The internet has forever changed the automotive industry, with digital retailing now transforming dealership strategies across the nation. But many dealers are still hesitant to fully embrace the innovation required to ensure future success in this rapidly evolving retail world. Their reluctance could bring dire consequences.
Millennials will make up 40% of the automotive market by 2020 and their consumer behavior is driving this rapid change. It isn’t enough for them to just surf the internet to see what makes and models are at local dealerships before deciding to visit those showrooms. These tech-savvy millennials are taking greater control of the process. They want transparency, convenience and a minimum of negotiation before making a purchase.
Woe to the dealerships who fail to meet their needs. The recent history of business provides powerful evidence that those who refuse to innovate will ultimately fail.
The examples are numerous. Borders was slow to transition to digital and online books. It died in 2011. Blockbuster Video passed up early opportunities to enter the e-commerce world. They went bankrupt in 2010. Kodak didn’t appreciate development of digital photography and failed to fully explore its potential until it was too late, filing for bankruptcy in 2012. Toys R Us closed for good in 2017 after making several e-blunders that were not survivable.
Need more examples? Polaroid, Pets.com, Tower Records, Nokia, Xerox, Sears, Mattress Firm, Shopko and dozens more. JCPenney and Macy’s opened 2019 by closing more stores as foot traffic continues to decline and customers shop online.
More and more dealership customers, led by the powerful millennial demographic, are looking to research and buy online. They are turning to social media platforms to share opinions about vehicle performance, dealership quality and pricing information.
They learn about trade-in values, financing options, accessories, incentives, rebates and other product data long before they visit a dealership — if they even do.
The days of a dealership simply having a website to show inventory, generate leads and share contact information are over. Companies are dedicating resources to generate and monitor social media content, customizing their messages to different market segments.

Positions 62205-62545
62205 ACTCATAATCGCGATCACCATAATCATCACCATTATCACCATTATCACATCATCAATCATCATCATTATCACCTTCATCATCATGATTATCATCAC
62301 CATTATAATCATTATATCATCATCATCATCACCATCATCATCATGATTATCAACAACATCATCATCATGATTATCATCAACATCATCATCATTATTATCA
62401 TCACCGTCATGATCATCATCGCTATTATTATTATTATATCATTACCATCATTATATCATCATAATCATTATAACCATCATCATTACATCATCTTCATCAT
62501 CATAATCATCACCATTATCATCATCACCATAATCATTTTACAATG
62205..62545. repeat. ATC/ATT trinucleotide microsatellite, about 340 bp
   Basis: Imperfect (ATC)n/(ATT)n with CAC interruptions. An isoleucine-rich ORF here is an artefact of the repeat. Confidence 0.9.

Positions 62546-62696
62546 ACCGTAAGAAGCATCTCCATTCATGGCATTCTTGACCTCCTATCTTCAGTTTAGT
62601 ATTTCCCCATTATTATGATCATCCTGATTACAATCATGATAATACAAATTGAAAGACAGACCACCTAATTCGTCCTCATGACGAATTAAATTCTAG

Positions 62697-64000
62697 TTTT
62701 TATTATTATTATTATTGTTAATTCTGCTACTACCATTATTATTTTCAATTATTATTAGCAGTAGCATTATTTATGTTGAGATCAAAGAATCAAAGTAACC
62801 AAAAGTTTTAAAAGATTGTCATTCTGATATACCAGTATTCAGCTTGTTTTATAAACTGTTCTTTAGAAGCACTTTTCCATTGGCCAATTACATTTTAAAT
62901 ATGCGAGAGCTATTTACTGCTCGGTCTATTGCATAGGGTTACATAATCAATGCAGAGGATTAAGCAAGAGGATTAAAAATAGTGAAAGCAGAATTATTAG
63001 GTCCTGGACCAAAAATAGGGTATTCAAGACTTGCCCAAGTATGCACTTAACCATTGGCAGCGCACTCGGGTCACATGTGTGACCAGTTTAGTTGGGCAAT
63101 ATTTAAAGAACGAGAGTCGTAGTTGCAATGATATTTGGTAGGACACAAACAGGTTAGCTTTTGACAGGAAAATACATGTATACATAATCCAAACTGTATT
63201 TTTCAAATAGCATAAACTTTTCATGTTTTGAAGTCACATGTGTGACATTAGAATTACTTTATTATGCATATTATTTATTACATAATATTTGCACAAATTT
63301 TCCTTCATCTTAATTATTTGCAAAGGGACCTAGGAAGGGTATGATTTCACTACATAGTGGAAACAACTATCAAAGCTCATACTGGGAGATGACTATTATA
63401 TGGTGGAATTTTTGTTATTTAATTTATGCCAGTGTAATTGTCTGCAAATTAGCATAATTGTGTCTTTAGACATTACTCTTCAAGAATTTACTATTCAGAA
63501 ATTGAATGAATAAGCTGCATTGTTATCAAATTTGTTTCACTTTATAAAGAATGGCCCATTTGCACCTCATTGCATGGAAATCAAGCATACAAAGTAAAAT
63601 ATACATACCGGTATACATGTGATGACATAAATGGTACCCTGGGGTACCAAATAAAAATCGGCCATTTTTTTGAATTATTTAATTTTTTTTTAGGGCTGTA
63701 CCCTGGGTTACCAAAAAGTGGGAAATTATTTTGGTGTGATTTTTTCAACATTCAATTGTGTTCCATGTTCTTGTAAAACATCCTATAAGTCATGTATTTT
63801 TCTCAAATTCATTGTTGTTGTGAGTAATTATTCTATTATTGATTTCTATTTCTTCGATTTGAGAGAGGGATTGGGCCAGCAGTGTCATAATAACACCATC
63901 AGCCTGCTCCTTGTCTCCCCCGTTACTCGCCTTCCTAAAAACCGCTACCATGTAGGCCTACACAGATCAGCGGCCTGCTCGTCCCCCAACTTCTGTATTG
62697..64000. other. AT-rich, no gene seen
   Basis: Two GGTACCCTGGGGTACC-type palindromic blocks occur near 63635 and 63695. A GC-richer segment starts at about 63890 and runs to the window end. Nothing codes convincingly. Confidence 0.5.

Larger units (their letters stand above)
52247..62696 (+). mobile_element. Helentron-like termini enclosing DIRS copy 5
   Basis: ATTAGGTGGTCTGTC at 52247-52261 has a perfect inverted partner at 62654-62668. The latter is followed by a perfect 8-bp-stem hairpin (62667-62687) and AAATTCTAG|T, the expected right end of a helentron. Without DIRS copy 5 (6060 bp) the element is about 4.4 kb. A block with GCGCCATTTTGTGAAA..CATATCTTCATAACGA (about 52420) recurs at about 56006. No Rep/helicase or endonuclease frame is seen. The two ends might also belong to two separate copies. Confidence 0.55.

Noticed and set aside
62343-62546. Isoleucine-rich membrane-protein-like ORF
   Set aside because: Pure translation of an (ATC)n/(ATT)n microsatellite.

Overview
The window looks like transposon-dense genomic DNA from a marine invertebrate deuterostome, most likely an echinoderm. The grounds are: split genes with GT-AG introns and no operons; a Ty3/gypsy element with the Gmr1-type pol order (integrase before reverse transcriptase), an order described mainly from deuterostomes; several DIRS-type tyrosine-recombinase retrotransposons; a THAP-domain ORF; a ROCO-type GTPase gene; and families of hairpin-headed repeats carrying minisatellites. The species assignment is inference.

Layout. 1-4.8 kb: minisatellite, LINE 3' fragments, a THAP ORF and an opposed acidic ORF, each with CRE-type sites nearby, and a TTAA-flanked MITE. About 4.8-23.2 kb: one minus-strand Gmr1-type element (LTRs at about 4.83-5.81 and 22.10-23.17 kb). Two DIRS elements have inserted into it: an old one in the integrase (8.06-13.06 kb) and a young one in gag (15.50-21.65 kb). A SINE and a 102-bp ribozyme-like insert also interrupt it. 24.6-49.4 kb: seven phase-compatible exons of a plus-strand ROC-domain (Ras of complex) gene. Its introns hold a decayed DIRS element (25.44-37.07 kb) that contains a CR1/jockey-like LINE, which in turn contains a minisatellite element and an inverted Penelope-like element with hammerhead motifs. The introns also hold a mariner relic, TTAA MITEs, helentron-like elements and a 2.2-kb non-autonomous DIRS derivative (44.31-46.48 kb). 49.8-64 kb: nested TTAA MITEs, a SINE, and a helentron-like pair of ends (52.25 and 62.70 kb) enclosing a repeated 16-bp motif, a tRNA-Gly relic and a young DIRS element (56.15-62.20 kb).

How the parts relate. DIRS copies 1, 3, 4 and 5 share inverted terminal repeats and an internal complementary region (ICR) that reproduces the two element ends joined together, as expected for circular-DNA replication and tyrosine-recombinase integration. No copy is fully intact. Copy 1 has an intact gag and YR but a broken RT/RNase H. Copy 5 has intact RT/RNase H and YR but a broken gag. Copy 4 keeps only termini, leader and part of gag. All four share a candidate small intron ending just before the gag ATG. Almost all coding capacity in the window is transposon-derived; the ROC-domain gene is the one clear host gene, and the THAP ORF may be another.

Integrating the online auto shopping experience with the bricks-and-mortar dealership is key to meeting the expanding needs of members of all demographics — Baby Boomers, Generation X, Millennials and Generation Z.
But it may not be enough.
Studies show that customers are making fewer visits to dealers before buying a vehicle — from up to five visits to just one for some brands. Almost 90% of consumers use dealer websites when they first begin their search for their next vehicle. Some 25% of car shoppers say they are not satisfied with their experience at dealerships.
Buyers Still Explore
Many buyers have no idea what vehicle they really want when they start shopping. They’ll turn to websites and online reviews to inform themselves about what’s out there that may meet their needs.
They’ll drill down deeper to identify more practical considerations about features and accessories. Then they’ll focus more intently on the price tag. When they’ve narrowed their shopping list, many will still search online for dealerships near their home where they can visit and test drive the model they’re interested in. There’s still something special about driving the vehicle you’ve selected before making the large financial commitment to buy.
But a growing number of consumers want to buy a car just like they order a meal delivered from a restaurant or a bag of dog food from Amazon. They identify the product they want, they place their order online and it is delivered to their door (or is waiting for pickup at the store).
Going All in On Digital
Many dealerships across the U.S. offer that buying experience today. Gosch Auto Group in Southern California, Haley Automotive Group in Virginia and Taylor Automotive Family in Northwest Ohio are just three of the companies that have incorporated a digital shopping app into their websites.
This app allows digital shoppers to find in-stock units in the dealer’s inventory. Consumers will see their exact monthly payments and cash-down options. Incentives, rebates, fees and taxes are accurately determined and updated in real time to reflect changing market conditions.
It sends credit information to banks and provides consumers with actual loan offers with rates and payments locked in. Trade-ins are evaluated and final values determined. That Amazon-like buying experience continues through checkout. The sale is completed all online and the vehicle is waiting to be picked up.
Digital tools like this meet the transactional needs of the millennial demographic — a digital experience that is transparent, easy-to-understand and efficient.
Their brick-and-mortar dealerships are not going away because most customers still want to physically touch and drive the vehicle. The size of their investment demands that personal experience and they rely on dealerships for advice and service.
But it is clear that the digital retailing revolution is accelerating, disrupting business-as-usual and sending the industry into action. Those dealerships that don’t have sense of urgency to address the needs of the new shopper will fail to keep up.
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